They aren’t going all-in enough on hardware.

      The CD/DVD they used to ship their software on has been replaced, but not by downloads or SSD — rather CD/DVD has been replaced by iPods: you bolt a little tiny computer to the SSD, and you secure the downloads from a central server so they don’t have viruses and malware.

      If you compare the product “Windows 7 Ultimate DVD” and “iPad 2” you get the picture. Both are $399. The Windows product leaves out the entire computer. The iPad 2 essentially includes the hardware for free. And the iPad does not require anti-virus, I-T setup or support, extensive training, and its 3rd party software is better and costs much less than 3rd party software for Windows because there is almost no piracy and there is no malware.

      So Microsoft literally has to include a free computer with OS software purchase. $799 Windows-on-ARM tablets with no apps and another go-round with $999 Wintel tablets is not even trying. They needed to dupe up millions of identical Windows-on-ARM tablets just like they used to dupe up millions of identical DVD’s. That is the only way to get it cheap enough to compete with iPad 2.

      And we could see iPad 3 at $399 by early 2013. The $799 Windows-on-ARM tablets all have low-res screens and do not even compete well against iPad 2. Against iPad 3 — they have nothing. Against a $399 iPad 3 — start your Microsoft layoffs.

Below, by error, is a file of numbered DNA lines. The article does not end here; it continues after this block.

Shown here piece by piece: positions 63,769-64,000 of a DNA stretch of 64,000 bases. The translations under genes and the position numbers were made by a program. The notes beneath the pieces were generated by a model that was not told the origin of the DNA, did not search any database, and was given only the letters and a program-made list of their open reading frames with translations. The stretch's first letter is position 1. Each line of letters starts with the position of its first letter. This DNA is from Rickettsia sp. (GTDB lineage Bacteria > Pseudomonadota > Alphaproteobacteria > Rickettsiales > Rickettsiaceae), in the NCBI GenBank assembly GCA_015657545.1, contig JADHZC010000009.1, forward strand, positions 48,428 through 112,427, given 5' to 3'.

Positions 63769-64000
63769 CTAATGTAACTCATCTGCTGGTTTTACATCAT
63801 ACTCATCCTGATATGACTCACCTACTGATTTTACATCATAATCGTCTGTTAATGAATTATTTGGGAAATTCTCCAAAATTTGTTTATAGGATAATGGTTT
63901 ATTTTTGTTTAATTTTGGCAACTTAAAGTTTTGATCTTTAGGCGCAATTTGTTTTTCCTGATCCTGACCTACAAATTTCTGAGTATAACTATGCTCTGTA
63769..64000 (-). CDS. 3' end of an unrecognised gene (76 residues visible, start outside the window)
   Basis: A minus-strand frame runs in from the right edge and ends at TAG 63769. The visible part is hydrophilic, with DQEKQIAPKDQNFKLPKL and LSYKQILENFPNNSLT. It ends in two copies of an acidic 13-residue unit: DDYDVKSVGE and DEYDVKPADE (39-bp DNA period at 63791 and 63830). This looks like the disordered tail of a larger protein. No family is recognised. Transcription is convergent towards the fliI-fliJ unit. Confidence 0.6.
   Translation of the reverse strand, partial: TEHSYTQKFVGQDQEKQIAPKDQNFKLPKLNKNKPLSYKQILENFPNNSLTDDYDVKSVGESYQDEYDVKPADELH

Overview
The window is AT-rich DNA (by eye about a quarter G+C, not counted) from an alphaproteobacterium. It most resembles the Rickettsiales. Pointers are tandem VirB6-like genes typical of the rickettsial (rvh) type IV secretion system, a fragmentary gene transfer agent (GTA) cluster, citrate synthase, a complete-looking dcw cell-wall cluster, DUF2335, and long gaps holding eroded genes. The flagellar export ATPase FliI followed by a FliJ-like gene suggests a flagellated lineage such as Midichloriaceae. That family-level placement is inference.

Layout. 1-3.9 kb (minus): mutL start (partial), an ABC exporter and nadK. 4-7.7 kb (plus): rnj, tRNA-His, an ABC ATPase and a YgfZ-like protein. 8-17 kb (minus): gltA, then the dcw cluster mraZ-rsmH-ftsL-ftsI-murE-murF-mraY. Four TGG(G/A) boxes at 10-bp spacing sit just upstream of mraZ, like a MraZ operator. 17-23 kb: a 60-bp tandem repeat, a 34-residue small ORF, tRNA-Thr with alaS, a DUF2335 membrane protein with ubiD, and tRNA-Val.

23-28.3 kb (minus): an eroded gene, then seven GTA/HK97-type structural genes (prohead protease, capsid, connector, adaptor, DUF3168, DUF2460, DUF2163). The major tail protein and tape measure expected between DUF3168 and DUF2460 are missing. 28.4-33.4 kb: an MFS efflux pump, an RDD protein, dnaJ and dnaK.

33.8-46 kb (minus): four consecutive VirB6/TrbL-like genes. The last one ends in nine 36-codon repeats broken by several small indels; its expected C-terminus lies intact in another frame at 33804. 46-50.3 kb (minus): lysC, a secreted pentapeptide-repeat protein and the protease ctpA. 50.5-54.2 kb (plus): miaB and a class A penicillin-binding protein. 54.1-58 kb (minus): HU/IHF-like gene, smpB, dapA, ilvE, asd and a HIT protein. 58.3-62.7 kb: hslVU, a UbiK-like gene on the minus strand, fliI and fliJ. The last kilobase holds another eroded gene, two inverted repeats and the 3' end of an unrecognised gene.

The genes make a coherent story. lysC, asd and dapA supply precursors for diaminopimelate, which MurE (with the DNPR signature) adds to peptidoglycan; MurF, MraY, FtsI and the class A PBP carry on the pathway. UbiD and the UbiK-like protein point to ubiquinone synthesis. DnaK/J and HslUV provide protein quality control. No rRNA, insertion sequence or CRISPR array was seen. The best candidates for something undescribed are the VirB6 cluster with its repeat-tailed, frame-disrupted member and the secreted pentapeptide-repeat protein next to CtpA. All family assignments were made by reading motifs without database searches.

• Office for Surface needed to be GREAT to make the Surface successful. The iPad is already successful. Office for iOS only needs to be slightly more compatible than existing Office-“compatible” readers for it to be a WILD success.

    But I will take Dennis’ mindshare argument further. A terrible Office for iOS will be a wild success (in terms of copies sold) but will HASTEN the mindshare loss the more people use it.

    • JohnDoey

      I really don’t think there is that much love for MS Office out there. If you have an iPad and need office tools, you likely dropped the $30 on Keynote, Pages, and Numbers long ago, and your work not only got easier and more fun, but your work output also increased and got much better looking. MS Office compatibility is just as good as any arbitrary version of MS Office which all have slightly different files anyway. And the Microsoft solution will be crashy and raw and soulless and expensive and late and not iPad-like and it will be nonstandard within the context of tablets.

  • JohnDoey

    The thing is, MS Office for iOS would have to be much better than MS Office for Windows, or else it will not compete against Pages, Keynote, and Numbers on iPad, which are 100% designed for touch. And are they going to sell for $10 per app? And how are they making the Android one? Rewriting Office in Java?

  • Office for iOS will be an interesting test for Microsoft.

  • I’m going on record as saying this will not happen for the same reason Google withheld turn by turn: competitive advantage.

    If Microsoft still believes that it can leverage the Wintel Hegemony in a manner that would make them relevant in mobile again, under no circumstances would they cede any territory for “real work” to iOS. Whether anyone still believes it (market data would suggest ‘no’) Microsoft and it’s partners are obsessed with the idea that “enterprise” and “no compromise” and “real work” are still the prime concern of some silent majority who are holding back billions in purchases waiting for Microsoft to take Apple head on. Allowing iOS to have the capacity to perform Office tasks would undermine the entire marketing angle of Microsoft’s renewed interet in making their own gear. That is, after all what almost everyone means when they talk about “WIN32” on a tablet: Office.

    Except for those idiotic edge cases that think Crysis will run on an Atom.